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U.N. report on poverty in Afghanistan

KABUL, Afghanistan, March 31 (UPI) -- Rights abuses and corruption exacerbate poverty in Afghanistan, where 36 percent of the population lives in "absolute poverty," says a U.N. report.

The report released in Geneva by the U.N. High Commissioner for Human Rights said 9 million Afghans or 36 percent of the population "are believed to live in absolute poverty and a further 37 percent live only slightly above the poverty line" despite about $35 billion of outside aid sent to the country between 2002 and 2009.

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"Poverty actually kills more Afghans than those who die as a direct result of the armed conflict," Norah Niland, the agency's representative in Afghanistan, told reporters in Kabul Tuesday, the U.N. News reported on its Web site.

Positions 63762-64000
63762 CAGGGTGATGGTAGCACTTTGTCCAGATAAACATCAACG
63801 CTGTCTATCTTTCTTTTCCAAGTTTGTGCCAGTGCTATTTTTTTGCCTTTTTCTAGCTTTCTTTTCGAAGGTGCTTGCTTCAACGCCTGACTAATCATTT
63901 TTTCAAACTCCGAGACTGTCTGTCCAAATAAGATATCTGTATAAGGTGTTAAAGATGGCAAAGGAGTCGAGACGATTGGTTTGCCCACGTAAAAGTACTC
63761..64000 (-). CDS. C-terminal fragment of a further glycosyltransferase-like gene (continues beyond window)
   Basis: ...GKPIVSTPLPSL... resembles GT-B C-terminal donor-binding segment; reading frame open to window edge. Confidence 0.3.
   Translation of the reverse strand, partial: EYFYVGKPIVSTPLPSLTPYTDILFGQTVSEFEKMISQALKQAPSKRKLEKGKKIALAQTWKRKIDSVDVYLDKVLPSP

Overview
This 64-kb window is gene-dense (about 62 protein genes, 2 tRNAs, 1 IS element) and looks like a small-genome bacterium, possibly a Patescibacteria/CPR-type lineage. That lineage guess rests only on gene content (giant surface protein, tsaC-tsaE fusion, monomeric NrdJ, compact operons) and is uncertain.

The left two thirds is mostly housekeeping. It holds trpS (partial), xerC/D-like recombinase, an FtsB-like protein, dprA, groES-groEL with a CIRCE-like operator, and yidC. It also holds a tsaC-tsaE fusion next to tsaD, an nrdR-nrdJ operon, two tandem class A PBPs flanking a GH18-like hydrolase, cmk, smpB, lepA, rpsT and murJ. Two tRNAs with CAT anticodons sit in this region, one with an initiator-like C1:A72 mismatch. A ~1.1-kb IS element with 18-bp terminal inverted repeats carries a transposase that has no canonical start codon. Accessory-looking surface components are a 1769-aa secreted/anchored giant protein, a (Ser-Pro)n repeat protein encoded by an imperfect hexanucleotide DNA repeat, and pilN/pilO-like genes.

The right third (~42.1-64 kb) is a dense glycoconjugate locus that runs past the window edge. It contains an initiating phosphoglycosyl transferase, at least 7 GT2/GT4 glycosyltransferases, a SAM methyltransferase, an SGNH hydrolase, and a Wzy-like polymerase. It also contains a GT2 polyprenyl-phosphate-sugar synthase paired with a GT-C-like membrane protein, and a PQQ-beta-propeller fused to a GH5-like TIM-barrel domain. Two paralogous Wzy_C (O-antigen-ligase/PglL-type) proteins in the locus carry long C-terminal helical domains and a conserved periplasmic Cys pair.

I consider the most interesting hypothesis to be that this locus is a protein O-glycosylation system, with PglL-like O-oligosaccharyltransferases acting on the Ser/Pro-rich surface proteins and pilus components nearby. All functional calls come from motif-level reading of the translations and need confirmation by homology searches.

She blamed the poverty on "a massive human rights deficit."

"The deficit includes widespread impunity and inadequate investment in, and attention to, human rights," she said.

"Patronage, corruption, impunity and over-emphasis on short-term goals rather than targeted long-term development are exacerbating a situation of dire poverty."

The report urged the poor be allowed to take part in decisions affecting their lives.

The report said Afghanistan has the world's second-highest maternal mortality rate, the third-highest child mortality rate and that only 23 percent of the population has access to safe drinking water. It said only 24 percent of Afghans above the age of 15 can read and write.

The report was based on a survey among the poorest communities in 14 provinces and interviews of experts at the local and national level.

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